Chile votes for body to rewrite dictatorship-era constitution

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Chileans head to the polls Sunday in a second day of voting to elect 155 people who will rewrite the country’s dictatorship-era constitution in a bid to address deep-seated social inequality that gave rise to deadly protests in 2019.

Some 14 million people are eligible to vote this weekend in what many consider to be Chile’s most important election since its return to democracy 31 years ago.

More than three million people, or approximately 20.4 percent of the electorate, cast their ballot Saturday, according to the country’s Electoral Service.

Chile’s constitution dates from 1980, enacted at the height of dictator Augusto Pinochet’s 1973-1990 rule, and is widely blamed for blocking equitable progress in a country ranked as one of the most unequal among advanced economies.

This inequality was one of the main drivers of the October 2019 protests, resulting a month later — after 36 deaths — in the government agreeing to a referendum on a new constitution.

That plebiscite, initially scheduled for April 2020 but delayed due to the coronavirus pandemic, finally took place on October 25 last year.

And the outcome was unequivocal: 80 percent voted for a new constitution to be drawn up by a body made up entirely of elected members.

This weekend, more than 1,300 candidates are in the running to become a part of history.

Analysts say the election will be a battle between candidates from parties on the left and the right, with independents not expected to draw any meaningful support.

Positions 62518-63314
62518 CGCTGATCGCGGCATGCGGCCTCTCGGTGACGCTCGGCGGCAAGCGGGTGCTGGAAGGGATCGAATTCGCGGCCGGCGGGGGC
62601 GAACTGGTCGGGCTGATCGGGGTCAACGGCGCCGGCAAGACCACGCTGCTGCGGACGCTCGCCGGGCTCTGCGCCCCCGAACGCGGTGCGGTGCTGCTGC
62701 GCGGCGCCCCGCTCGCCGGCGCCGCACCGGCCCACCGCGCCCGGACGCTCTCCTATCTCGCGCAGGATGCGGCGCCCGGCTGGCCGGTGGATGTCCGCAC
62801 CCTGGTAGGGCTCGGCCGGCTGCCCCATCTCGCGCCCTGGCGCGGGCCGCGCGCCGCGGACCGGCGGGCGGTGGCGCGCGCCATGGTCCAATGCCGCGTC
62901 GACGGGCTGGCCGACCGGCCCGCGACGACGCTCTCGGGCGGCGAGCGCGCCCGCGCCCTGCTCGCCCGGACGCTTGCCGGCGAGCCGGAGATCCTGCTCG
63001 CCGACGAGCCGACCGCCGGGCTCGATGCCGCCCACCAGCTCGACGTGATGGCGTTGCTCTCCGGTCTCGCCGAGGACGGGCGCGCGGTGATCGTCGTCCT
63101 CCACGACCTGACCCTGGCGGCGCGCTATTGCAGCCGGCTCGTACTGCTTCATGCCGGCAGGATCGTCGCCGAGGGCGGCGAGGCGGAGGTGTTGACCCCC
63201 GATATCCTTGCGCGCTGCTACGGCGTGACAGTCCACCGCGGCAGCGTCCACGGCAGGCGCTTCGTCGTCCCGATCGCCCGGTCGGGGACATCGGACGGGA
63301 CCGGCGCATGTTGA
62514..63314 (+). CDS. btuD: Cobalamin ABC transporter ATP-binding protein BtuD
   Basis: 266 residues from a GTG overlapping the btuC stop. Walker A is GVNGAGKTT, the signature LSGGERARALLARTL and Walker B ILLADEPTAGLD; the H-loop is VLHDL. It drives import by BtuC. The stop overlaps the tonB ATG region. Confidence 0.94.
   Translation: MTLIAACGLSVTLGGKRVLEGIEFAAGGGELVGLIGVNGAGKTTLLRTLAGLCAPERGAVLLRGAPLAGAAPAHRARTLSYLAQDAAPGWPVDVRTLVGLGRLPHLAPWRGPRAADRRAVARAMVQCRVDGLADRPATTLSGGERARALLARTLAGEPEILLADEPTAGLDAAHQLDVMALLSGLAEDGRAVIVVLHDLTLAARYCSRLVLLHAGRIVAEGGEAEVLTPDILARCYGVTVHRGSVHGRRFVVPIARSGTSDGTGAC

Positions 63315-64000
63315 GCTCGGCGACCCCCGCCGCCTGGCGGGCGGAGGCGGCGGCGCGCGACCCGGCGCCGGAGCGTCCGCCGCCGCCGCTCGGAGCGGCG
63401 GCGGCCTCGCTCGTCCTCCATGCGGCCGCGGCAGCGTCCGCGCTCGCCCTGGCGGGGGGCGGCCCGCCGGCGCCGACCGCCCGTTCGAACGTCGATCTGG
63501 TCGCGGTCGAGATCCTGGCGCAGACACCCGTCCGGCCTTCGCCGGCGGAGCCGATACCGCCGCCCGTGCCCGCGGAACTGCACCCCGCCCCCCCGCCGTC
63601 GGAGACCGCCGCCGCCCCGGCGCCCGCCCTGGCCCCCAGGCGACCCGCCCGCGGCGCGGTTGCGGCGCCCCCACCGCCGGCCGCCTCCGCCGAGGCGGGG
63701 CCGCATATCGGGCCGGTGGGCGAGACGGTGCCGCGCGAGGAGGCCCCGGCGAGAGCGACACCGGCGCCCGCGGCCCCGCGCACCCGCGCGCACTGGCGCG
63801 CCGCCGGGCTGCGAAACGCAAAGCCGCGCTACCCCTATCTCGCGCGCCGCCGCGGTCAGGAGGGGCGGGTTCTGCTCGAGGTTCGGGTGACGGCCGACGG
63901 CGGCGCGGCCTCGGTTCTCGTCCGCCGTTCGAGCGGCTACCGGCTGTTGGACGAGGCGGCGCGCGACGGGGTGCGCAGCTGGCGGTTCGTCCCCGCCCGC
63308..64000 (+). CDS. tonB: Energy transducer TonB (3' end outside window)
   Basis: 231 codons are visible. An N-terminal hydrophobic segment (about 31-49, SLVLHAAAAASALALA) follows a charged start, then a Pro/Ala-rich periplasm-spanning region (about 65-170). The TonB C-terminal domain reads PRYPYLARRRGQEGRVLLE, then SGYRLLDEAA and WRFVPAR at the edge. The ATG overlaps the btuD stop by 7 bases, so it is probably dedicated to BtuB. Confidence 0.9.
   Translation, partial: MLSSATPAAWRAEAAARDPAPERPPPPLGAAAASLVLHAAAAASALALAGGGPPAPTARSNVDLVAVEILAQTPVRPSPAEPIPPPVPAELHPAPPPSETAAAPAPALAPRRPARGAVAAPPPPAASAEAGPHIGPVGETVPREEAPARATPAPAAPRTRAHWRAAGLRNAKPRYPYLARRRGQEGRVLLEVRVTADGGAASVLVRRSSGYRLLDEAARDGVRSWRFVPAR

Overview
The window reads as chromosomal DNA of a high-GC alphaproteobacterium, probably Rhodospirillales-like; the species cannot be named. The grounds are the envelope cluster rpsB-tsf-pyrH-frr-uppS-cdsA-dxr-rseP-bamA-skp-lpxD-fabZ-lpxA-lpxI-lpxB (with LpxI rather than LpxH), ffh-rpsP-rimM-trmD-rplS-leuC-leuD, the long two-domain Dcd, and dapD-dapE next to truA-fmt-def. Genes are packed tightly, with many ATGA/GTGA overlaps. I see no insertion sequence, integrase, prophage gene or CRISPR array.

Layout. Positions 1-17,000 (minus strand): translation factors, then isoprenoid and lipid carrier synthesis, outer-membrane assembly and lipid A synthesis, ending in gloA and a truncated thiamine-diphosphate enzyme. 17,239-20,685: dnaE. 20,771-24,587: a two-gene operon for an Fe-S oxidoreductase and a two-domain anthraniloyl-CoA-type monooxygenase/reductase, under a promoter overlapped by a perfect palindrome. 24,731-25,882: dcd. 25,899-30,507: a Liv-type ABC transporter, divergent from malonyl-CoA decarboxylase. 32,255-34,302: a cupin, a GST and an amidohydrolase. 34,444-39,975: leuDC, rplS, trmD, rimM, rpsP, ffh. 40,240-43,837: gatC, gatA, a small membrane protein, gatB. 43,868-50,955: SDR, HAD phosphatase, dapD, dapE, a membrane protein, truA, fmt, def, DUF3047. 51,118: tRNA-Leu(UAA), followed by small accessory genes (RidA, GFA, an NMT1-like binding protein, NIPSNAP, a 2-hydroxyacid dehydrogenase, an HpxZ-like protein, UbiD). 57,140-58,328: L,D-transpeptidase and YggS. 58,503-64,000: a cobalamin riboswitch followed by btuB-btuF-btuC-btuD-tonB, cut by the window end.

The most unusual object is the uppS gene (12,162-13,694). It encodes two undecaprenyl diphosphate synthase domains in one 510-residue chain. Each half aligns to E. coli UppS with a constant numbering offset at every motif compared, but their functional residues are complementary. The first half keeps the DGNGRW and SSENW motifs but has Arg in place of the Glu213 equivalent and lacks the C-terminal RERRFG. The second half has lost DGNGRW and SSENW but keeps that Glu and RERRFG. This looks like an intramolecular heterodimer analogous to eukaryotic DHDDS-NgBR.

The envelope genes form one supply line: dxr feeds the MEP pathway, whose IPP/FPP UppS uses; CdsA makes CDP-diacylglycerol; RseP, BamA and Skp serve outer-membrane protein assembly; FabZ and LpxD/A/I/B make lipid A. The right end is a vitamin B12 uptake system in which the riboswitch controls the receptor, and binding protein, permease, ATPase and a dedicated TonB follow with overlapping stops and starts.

Parties on the left broadly seek greater state control of mineral and other natural resources — mostly privatized since the dictatorship — and more public spending on education, health, pensions and social welfare.

Those on the right, with a nod to the need to boost social support, largely defend the capitalist, free-market system they thank for Chile’s decades of economic growth.

In a world first, half the candidates are — by design — women.

This will also be the case for the 155-member drafting group, which will have nine months to come up with a new founding law for Chile, which will be approved or rejected next year in a mandatory national vote.

Seventeen seats on the constitution-writing “convention” are reserved for indigenous representatives.

Voters will this weekend also elect regional governors, mayors and local councilors — usually a litmus test for presidential elections, next due in November.

Photo: A woman votes at a polling station located in the Providencia School, in Santiago, Chile. EPA-EFE/Alberto Valdés

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